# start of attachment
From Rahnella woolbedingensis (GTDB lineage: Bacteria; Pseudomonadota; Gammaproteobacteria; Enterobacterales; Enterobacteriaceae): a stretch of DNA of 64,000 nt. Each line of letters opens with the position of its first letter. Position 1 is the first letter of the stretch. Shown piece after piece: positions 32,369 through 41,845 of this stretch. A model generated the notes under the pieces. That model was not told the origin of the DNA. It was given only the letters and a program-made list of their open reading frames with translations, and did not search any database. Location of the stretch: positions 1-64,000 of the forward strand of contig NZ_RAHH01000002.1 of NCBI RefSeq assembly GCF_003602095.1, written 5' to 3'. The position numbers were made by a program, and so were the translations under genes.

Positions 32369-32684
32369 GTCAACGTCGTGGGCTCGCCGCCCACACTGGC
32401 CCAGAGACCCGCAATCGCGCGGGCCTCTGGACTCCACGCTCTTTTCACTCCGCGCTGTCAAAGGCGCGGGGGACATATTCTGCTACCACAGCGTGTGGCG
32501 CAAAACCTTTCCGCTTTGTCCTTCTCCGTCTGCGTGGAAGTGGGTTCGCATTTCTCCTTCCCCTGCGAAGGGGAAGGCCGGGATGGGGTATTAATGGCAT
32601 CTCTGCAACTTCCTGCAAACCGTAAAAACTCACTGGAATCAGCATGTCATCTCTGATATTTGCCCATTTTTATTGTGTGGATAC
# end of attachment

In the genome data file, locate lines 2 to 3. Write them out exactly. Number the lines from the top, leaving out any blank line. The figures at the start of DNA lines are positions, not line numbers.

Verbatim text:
Positions 32369-32684
32369 GTCAACGTCGTGGGCTCGCCGCCCACACTGGC